Andra Day breaks out with a magnetic performance as the legendary jazz singer that earned her an Oscar nomination for Best Actress. The story follows Billie as most knew her: a tremendous performer. But it also shows her as a drug addict targeted by federal narcotics agents. As Billie struggles with fame and her heroin problem, she also unknowingly falls for an undercover agent (Trevante Rhodes). The outcome may be tragic but Billie’s brilliance and artistry shine through even the darkest moments.
This heartfelt coming-of-age tale falls into the “sick teenager falls in love” genre, but is bursting with so much quirky charm and unpredictable wit that it feels fresher than its predecessors. Milla (Eliza Scanlen) is dealing with a serious illness when she falls for smalltime drug dealer Moses (Toby Wallace). That’s her parents’ worst nightmare, but he makes her happy. Her new zest for love and life inspires everyone around her. Sometimes, it takes a bad boy to bring out the best in someone.
This earnest, energetic documentary follows a scrappy team of ACLU lawyers working against the policies of President Donald Trump and his administration. They take on four cases: the separation of families at the U.S.-Mexico border; abortion rights for illegal immigrants; discrimination against transgender persons in the military; and a proposed citizenship question in the U.S. Census. The doc isn’t just cut-and-dry courtroom scenes, but rather a portrait of the very real humans involved in the cases.
If Groundhog’s Day had put both Bill Murray and Andie Macdowell through reliving the same day over and over again, you’d get Palm Springs. The romantic comedy stars Andy Samberg and Cristin Milioti as a pair of wedding guests who find themselves waking up on the same morning — seemingly an infinite number of times. Unable to escape the venue or each other, they start to engage in increasingly outlandish behavior. Having seen Groundhog’s Day, we have a feeling about where this is all going, but Samberg and Milioti look like they have such great chemistry, we don’t care if it the story is somewhat predictable. If you’re looking for what’s good on Hulu, this film manages to hit a bunch of highs without becoming as predictable as the repetitive days these two are stuck in. As an exclusive for the service, Palm Springs isn’t just one of the best movies on Hulu, it’s a major reason to give Hulu a chance.
Family vacations have never been this bad. 2019 horror movie The Lodge (one of the best movies on Hulu right now) sees a family that’s still in mourning go upstate around the holidays, and while dad’s got plans to propose to his girlfriend Grace, his kids are still blaming her and him for their mother’s death. Things get supernatural quickly, as the kids have dug into Grace’s troubled past, as she was raised in a cult where everyone (but her) died. The film delves into gaslighting and cabin fever, so while it might be a little on the nose for some, others will enjoy its spooky insanity. For fans of Hereditary and Midsommar, The Lodge does well-shot suspense well, with minimal jump scares and focuses on personal trauma.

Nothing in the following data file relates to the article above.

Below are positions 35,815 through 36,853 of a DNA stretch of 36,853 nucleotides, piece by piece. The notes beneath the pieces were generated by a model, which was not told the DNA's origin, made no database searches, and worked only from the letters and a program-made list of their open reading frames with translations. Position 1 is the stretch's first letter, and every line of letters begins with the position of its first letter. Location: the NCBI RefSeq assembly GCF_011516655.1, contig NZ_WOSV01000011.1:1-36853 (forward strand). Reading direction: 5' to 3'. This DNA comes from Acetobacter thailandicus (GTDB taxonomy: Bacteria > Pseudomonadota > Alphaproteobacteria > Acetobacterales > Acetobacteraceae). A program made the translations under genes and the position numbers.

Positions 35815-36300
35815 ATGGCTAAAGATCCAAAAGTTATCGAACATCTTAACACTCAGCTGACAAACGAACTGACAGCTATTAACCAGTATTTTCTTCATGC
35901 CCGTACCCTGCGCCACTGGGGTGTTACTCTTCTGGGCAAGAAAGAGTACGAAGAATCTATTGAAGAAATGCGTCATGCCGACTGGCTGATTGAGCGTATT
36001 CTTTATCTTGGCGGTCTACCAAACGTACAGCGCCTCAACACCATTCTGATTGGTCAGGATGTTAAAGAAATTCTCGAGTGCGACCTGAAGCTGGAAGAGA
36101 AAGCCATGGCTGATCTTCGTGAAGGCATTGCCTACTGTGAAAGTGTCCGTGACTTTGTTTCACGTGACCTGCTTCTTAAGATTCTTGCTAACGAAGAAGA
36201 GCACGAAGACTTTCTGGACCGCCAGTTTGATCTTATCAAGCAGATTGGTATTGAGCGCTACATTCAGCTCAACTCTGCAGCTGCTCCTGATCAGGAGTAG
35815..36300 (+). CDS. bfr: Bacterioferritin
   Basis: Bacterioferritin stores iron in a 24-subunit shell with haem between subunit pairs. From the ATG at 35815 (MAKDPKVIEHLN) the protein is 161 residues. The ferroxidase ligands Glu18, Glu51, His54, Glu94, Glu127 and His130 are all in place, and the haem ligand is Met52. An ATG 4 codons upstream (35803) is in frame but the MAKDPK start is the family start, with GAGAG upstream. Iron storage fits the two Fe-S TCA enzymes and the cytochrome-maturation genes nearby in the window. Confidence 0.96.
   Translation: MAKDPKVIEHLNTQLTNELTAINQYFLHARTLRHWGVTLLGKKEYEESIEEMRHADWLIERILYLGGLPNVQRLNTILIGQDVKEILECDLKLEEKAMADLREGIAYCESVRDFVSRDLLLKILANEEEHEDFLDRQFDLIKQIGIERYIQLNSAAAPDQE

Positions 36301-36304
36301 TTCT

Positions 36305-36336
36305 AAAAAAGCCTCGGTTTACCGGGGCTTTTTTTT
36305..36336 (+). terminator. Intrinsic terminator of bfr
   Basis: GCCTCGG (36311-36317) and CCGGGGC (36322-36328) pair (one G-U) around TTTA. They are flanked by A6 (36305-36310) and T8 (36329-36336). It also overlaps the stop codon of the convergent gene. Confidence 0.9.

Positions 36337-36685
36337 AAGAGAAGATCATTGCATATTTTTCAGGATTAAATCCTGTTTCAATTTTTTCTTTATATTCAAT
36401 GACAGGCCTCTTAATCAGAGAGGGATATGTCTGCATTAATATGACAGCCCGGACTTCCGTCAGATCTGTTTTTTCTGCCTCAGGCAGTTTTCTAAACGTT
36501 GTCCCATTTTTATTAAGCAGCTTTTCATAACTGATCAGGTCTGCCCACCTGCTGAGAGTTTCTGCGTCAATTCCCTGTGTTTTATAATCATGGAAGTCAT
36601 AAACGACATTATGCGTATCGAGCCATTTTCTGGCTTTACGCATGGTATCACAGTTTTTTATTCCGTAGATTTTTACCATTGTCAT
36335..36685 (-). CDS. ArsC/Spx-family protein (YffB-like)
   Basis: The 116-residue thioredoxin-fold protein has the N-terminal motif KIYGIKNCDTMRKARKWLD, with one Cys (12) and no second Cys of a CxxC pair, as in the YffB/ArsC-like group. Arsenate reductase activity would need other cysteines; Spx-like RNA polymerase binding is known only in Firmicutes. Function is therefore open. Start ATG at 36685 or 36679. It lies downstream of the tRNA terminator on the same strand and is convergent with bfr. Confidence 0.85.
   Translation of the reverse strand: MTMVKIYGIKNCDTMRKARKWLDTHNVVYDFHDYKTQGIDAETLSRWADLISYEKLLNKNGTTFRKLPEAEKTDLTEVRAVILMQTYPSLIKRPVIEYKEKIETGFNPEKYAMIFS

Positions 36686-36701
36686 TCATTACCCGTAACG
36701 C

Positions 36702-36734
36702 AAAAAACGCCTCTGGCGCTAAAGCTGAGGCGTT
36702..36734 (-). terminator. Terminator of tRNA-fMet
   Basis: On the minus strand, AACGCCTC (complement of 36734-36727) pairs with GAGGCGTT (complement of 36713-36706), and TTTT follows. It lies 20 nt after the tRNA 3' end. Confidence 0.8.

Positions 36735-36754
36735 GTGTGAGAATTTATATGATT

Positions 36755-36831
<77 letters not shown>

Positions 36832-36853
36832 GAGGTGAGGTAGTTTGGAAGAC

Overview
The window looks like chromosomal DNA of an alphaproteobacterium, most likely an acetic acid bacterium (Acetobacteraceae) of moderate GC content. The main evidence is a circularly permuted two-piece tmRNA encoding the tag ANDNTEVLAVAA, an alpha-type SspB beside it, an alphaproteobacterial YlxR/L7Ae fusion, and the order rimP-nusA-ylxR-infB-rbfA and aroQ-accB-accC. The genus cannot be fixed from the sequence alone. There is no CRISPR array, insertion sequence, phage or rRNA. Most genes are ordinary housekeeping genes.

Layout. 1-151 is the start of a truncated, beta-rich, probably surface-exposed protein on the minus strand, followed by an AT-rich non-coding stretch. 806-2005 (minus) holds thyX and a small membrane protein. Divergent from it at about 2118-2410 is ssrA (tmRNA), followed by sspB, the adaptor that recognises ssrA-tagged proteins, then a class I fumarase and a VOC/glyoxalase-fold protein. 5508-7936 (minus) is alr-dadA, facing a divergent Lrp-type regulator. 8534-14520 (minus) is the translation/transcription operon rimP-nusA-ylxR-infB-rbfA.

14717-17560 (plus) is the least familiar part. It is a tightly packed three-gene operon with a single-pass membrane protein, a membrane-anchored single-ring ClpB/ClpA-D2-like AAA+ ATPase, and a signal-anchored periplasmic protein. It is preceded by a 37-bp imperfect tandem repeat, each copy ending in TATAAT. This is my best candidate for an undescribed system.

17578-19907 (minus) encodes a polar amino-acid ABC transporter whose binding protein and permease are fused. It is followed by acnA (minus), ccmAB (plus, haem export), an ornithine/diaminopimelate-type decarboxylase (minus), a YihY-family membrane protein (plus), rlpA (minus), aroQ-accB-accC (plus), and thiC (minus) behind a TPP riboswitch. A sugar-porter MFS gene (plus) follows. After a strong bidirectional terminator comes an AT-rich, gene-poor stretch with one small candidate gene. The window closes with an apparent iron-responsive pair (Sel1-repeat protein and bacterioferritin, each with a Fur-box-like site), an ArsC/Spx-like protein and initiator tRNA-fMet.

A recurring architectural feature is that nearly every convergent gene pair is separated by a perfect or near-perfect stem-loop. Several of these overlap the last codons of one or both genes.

The surprise Best Picture Oscar winner — to everyone’s delight — comes from genius Korean director Bong Joon-Ho (now an Oscar winner himself). The film defies categorization; it’s a mix of thriller, horror, comedy and melodrama. It is a taut, intricately-plotted tale full of twists and turns, and on top of that, is an affecting allegory about the rich and the poor and how we’re all connected as human beings in the end. Parasite’s excellent cast didn’t get the Oscar love they should’ve but they did get both a standing ovation and the Best Ensemble prize at the Screen Actors Guild Awards. The appreciation for this movie runs wide and deep, and if you haven’t seen it yet, now’s your chance to join the fan club, as even the Academy agrees: it’s one of the best movies on Hulu.
Portrait of a Lady on Fire
This captivating, moving, passionate love story has as many layers as the paintings made by young artist Marianne (Noémie Merlant) of her subject, Héloïse (Adèle Haenel). At the end of the 18th century, Marianne is commissioned by Héloïse’s mother to paint a portrait of her daughter, to send to her prospective husband in Milan. Héloïse refuses to be painted, because she doesn’t want to get married. Marianne slowly earns Héloïse’s trust and the two form a deep bond that turns romantic. But as Marianne gets close to finishing the portrait, what does the future hold for the couple?
The Art of Self-Defense
Jesse Eisenberg plays to type in The Art of Self-Defense, bringing the taut social anxiety we saw in his portrayal of Mark Zuckerberg in The Social Network to a local dojo. After he’s beaten up by strangers on his walk home, Casey (Eisenberg) is seduced into the worst version of Fight Club ever: an underground fraternity of violence run by Sensei (Alessandro Nivola), who promises him the confidence and alpha mentality he lacks. Of course, Casey can’t even get that right, and when he brings this new persona to his day job, he’s soon out on his butt. Casey then goes to work for Sensei, and learns how creepy and weird this almost-cult gets.
Fighting With My Family
Fighting With My Family’s story may sound implausible, but it’s pulled straight from relaity. Florence Pugh (Midsommar, Little Women) stars as Paige, an aspiring pro wrestler, who was raised by retired grapplers running a ramshackle production in the U.K.. While Paige’s journey to work for WWE eventually leads to bright lights and meeting Dwayne “The Rock” Johnson (who produced the film), her brother Zak, who also wants to wrestle, has a tougher story, as WWE’s talent scout (played by Vince Vaughn) doesn’t see superstardom in his future. Jack Lowden thrives on screen as Zak, and truly adds to the film, which is surprisingly great for being associated with WWE Films, due in no small part to the work of director Stephen Merchant.
Sorry to Bother You
Sorry to Bother You has a solid premise: Cassius Green (Lakeith Stanfield) works as a telemarketer for a company called RegalView. The only trouble is that he can’t make any sales — until he discovers that he can use a “white voice” (David Cross, of course) to engender trust in his middle-class customers. But as the movie progresses, it turns out that RegalView is in bed with some very, very weird companies. From there, Green enters a world of drugs, genetic engineering and voluntary-ish indentured servitude, and even the best-laid plans to get the world back to normal might not go far enough.
Olivia Wilde’s coming-of-age comedy is as funny as it is whip-smart. And it’s got a ton of heart. Beanie Feldstein and Kaitlyn Dever star as two high school seniors on the cusp of graduating. The best friends decide to let loose for one night and attend a big party with their classmates, but things go comically awry and many hijinks ensue.